Smiles with Computer Vision

Published on Jun 07, 2019

Identify Smile!

What is computer vision? You may of hard of this term and there is a lot of complexity surrounding this field of artificial intelligence. In this blog I hope to provide some clarity and simplify the this subject for you. In a nutshell, its basically giving eyes to the computer, along with the brains to process the image or video. Before we delve deep into it, let’s look at the below examples:

That is one of the greatest footballers smiling!

And this is a very heartbreaking picture of David Beckham sad.

We can clearly differentiate between a sad Beckham and a happy Beckham, but can a computer do the same thing?

Well it can, and may be much better and quicker than us humans!! Let’s use these simplified examples below to further understand how this works for a computer.

Now that’s a simplified version of a smiling face, a bit creepy but still a smile!!

A sad face!! So how can the computer differentiate between the two faces? But first we have to see how we differentiate between the two faces, we need to apply logic. Whenever we (humans) look at an image we instantly see the differences, we are able to subconsciously specify features like smiles within seconds. How this would be done for a computer In the above example is similar to how we would check if it’s a smile, we look for the alignment of the lips.

-> Means a smile

-> Means a sad face

So, when the computer is fed (trained) with many smiling and sad faces, which are labelled, it searches for the feature which differentiates one kind of image from the other. The detailed process of how the computer selects features will be discussed in another post, for the time being let us discuss what happens when the features are detected and applied on an unknown image.

The unique features which are detected:

and

Now whenever a new image is obtained, the image is scanned for the above features.

The Image is first broken down into boxes:

Now each box is scanned for all the features. The boxes a1 to e4 are scanned to detect if it contains any of the two features.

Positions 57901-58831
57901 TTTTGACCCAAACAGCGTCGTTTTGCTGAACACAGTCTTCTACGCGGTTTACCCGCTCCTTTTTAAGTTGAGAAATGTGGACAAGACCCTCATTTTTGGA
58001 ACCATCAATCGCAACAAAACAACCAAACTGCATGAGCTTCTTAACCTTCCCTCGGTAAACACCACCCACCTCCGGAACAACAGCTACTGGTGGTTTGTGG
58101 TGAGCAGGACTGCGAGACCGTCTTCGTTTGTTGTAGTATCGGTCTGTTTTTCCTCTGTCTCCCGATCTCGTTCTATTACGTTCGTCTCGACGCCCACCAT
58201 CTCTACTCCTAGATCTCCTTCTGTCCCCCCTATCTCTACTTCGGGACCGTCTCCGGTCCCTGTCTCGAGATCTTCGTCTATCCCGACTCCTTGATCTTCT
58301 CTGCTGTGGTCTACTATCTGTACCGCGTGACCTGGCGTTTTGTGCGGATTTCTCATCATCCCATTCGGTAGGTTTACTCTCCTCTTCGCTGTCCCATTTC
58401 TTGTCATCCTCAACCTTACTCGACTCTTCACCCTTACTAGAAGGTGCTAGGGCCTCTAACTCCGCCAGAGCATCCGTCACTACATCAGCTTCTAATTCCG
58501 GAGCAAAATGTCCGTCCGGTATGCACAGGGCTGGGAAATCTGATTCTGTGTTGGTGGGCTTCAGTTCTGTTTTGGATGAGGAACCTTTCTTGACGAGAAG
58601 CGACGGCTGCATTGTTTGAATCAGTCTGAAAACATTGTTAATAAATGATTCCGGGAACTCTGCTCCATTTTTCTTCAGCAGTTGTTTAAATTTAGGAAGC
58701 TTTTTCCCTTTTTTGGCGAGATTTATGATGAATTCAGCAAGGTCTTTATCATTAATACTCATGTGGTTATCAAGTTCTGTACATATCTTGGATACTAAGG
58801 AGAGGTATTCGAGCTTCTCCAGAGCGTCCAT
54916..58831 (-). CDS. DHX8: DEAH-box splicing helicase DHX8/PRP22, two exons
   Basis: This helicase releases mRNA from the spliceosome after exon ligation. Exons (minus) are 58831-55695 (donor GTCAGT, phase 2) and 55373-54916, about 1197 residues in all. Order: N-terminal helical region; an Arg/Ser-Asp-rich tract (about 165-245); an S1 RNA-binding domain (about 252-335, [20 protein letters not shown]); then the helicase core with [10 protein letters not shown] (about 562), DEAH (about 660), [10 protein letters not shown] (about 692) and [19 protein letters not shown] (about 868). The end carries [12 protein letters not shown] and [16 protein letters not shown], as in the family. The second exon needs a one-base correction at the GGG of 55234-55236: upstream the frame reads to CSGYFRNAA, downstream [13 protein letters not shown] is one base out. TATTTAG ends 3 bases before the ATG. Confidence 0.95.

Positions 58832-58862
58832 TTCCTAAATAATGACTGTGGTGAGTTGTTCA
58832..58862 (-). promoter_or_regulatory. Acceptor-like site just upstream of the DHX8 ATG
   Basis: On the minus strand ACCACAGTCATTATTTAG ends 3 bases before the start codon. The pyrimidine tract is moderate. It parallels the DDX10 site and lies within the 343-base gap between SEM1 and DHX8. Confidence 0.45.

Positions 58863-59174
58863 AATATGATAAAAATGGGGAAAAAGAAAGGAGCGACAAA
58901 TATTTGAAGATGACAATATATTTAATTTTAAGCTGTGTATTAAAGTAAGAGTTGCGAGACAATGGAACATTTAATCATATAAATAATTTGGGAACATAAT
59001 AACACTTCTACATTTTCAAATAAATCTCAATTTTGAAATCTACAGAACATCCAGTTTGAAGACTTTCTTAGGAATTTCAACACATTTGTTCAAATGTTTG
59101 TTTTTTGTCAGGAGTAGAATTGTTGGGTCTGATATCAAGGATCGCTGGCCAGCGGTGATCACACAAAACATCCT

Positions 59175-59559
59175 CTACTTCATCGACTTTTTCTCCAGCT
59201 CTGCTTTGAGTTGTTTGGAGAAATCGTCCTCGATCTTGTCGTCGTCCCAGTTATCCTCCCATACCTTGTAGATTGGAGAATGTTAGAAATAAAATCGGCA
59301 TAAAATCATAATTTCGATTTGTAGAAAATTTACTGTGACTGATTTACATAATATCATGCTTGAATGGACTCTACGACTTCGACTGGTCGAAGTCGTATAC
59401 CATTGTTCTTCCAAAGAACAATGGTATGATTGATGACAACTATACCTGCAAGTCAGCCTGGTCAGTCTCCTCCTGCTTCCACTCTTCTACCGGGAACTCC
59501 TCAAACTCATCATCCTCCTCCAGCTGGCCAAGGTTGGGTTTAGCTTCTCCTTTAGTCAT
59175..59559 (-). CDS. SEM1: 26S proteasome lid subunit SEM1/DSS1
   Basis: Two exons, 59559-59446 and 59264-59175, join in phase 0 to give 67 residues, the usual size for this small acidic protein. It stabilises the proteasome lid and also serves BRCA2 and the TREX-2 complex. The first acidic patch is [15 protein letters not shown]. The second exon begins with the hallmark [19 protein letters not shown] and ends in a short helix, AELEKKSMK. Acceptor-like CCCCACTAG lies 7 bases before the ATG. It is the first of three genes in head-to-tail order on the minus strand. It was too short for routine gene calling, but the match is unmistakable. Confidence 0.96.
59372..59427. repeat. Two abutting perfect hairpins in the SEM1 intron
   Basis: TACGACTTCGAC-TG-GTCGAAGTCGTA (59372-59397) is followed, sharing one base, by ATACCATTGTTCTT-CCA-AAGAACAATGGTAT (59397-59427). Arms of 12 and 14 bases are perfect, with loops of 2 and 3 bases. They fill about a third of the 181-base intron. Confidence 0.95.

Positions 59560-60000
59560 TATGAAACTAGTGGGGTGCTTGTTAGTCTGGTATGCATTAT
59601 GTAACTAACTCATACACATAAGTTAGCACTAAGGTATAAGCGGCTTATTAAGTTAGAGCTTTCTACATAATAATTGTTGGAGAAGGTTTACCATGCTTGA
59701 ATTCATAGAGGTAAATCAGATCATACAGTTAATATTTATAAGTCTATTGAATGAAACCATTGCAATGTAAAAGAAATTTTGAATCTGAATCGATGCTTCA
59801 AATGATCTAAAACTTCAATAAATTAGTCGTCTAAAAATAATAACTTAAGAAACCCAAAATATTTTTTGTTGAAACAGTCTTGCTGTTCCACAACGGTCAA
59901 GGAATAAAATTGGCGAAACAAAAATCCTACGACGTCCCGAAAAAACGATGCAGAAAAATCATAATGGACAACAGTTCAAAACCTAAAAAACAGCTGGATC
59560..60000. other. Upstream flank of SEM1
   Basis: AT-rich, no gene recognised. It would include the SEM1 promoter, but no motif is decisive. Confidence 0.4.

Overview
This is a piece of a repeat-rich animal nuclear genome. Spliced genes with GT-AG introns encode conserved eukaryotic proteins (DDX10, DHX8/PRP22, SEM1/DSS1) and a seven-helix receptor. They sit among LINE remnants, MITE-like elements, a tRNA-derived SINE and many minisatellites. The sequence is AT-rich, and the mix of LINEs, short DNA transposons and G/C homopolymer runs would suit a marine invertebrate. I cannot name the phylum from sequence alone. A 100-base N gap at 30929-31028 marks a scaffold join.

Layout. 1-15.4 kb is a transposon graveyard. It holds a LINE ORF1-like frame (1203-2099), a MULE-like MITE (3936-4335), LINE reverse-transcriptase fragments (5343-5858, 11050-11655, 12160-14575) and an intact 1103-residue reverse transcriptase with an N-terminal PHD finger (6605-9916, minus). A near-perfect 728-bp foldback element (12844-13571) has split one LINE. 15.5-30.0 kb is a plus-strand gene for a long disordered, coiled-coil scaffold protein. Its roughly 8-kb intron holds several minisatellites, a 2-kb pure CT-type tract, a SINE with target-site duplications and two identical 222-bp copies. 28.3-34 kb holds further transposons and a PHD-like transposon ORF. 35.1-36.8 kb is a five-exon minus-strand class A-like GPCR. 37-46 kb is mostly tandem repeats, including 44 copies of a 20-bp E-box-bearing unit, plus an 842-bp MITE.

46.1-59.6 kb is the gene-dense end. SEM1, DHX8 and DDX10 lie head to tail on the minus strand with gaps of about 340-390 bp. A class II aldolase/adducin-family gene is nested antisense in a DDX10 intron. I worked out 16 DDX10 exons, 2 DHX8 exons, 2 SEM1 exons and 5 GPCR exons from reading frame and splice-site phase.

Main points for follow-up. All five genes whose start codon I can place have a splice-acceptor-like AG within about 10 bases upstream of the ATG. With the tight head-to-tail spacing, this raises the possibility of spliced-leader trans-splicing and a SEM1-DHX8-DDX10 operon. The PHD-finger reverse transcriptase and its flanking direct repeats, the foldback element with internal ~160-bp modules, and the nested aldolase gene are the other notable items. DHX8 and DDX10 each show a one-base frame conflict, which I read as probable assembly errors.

In the above image in the box b3, b4, d1 the feature is detected while in the box d3, d4, b1 the feature is detected.

So, the results (smiling face) of the feature detection for all the features are given below (0 stands for negative and 1 stands for positive): [a1,b1,c1,d1,e1,a2,b2,c2,d2,e2,a3,b3,c3,d3,e3,a4,b4,c4,d4,e4]

=> [0,0,0,1,0,0,0,0,0,0,0,1,0,0,0,0,1,0,0,0]

=> [0,1,0,0,0,0,0,0,0,0,0,0,0,1,0,0,0,0,1,0]

Similarly, for the sad face, the image is initially broken down into number of regions and the features are traversed through the regions to find a match.

So, in this case, the results of the feature detection for the features would be different as shown below:

=> [0,0,0,1,0,0,0,0,0,0,0,0,0,1,0,0,1,0,0,0]

=> [0,1,0,0,0,0,0,0,0,0,0,1,0,0,0,0,0,0,1,0]

So, in the end, the computer then compares this result with the result of the feature detection run on the original labelled smiling/sad faces. Accordingly, the ones having the correct/closest match are then classified into a smiling or a sad face.

So, in brief we can change the smiling face to

=> [0,0,0,1,0,0,0,0,0,0,0,1,0,0,0,0,1,0,0,0]

=> [0,1,0,0,0,0,0,0,0,0,0,0,0,1,0,0,0,0,1,0]

AND

=> [0,0,0,1,0,0,0,0,0,0,0,0,0,1,0,0,1,0,0,0]

=> [0,1,0,0,0,0,0,0,0,0,0,1,0,0,0,0,0,0,1,0]

This is also one of the core concepts used in the very powerful convolutional neural network.

So, this is the process in which the computer can classify images. This was explained using a very basic example, but by having thousands of features we can extend this concept to very complicated images to identify even the minutest of differences.

So, this was it for the post, have a great day and keep => [0,0,0,1,0,0,0,0,0,0,0,1,0,0,0,0,1,0,0,0]

=> [0,1,0,0,0,0,0,0,0,0,0,0,0,1,0,0,0,0,1,0]

Posted in Insurance AI Blog on Jun 07, 2019